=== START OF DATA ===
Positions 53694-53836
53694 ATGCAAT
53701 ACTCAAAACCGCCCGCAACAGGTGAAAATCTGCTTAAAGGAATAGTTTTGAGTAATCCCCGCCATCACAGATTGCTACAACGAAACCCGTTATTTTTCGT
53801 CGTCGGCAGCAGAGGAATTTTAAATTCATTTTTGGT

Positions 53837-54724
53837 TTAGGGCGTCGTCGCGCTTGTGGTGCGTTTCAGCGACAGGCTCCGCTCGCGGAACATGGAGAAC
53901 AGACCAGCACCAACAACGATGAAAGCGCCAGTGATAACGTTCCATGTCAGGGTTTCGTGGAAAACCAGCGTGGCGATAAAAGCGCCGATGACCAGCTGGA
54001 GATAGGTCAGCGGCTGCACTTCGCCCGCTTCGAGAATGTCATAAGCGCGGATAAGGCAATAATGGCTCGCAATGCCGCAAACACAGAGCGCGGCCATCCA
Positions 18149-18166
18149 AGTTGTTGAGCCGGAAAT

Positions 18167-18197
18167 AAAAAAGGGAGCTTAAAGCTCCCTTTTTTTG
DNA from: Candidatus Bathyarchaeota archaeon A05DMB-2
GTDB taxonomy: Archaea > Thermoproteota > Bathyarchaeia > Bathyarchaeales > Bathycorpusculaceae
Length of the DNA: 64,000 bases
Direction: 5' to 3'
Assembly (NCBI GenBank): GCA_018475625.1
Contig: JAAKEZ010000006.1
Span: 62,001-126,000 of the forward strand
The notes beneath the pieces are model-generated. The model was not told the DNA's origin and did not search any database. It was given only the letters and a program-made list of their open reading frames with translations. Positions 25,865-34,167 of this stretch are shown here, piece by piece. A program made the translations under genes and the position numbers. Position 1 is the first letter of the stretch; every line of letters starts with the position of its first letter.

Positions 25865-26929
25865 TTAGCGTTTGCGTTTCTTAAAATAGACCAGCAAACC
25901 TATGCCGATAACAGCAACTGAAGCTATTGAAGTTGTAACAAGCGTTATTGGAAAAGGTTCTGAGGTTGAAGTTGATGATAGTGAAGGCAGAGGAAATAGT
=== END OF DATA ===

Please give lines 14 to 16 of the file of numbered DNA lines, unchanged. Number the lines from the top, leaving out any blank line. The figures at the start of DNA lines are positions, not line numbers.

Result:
GTDB taxonomy: Archaea > Thermoproteota > Bathyarchaeia > Bathyarchaeales > Bathycorpusculaceae
Length of the DNA: 64,000 bases
Direction: 5' to 3'